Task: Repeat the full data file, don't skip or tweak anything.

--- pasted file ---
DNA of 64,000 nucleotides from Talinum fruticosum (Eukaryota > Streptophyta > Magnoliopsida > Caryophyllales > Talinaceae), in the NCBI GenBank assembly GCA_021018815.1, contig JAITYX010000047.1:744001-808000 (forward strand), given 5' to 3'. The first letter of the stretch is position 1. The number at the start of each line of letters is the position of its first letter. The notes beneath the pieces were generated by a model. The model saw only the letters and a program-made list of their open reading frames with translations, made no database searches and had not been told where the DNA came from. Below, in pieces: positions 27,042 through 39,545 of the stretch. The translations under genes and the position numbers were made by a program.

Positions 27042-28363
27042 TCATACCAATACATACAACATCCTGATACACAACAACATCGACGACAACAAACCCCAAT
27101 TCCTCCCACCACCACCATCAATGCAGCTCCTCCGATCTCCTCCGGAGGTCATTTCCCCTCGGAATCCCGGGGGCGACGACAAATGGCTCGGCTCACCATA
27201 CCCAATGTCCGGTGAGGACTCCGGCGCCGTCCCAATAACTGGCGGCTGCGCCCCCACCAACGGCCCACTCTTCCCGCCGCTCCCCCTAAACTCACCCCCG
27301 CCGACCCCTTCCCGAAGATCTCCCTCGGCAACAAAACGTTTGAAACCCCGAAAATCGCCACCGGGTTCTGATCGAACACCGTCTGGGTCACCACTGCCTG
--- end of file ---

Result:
DNA of 64,000 nucleotides from Talinum fruticosum (Eukaryota > Streptophyta > Magnoliopsida > Caryophyllales > Talinaceae), in the NCBI GenBank assembly GCA_021018815.1, contig JAITYX010000047.1:744001-808000 (forward strand), given 5' to 3'. The first letter of the stretch is position 1. The number at the start of each line of letters is the position of its first letter. The notes beneath the pieces were generated by a model. The model saw only the letters and a program-made list of their open reading frames with translations, made no database searches and had not been told where the DNA came from. Below, in pieces: positions 27,042 through 39,545 of the stretch. The translations under genes and the position numbers were made by a program.

Positions 27042-28363
27042 TCATACCAATACATACAACATCCTGATACACAACAACATCGACGACAACAAACCCCAAT
27101 TCCTCCCACCACCACCATCAATGCAGCTCCTCCGATCTCCTCCGGAGGTCATTTCCCCTCGGAATCCCGGGGGCGACGACAAATGGCTCGGCTCACCATA
27201 CCCAATGTCCGGTGAGGACTCCGGCGCCGTCCCAATAACTGGCGGCTGCGCCCCCACCAACGGCCCACTCTTCCCGCCGCTCCCCCTAAACTCACCCCCG
27301 CCGACCCCTTCCCGAAGATCTCCCTCGGCAACAAAACGTTTGAAACCCCGAAAATCGCCACCGGGTTCTGATCGAACACCGTCTGGGTCACCACTGCCTG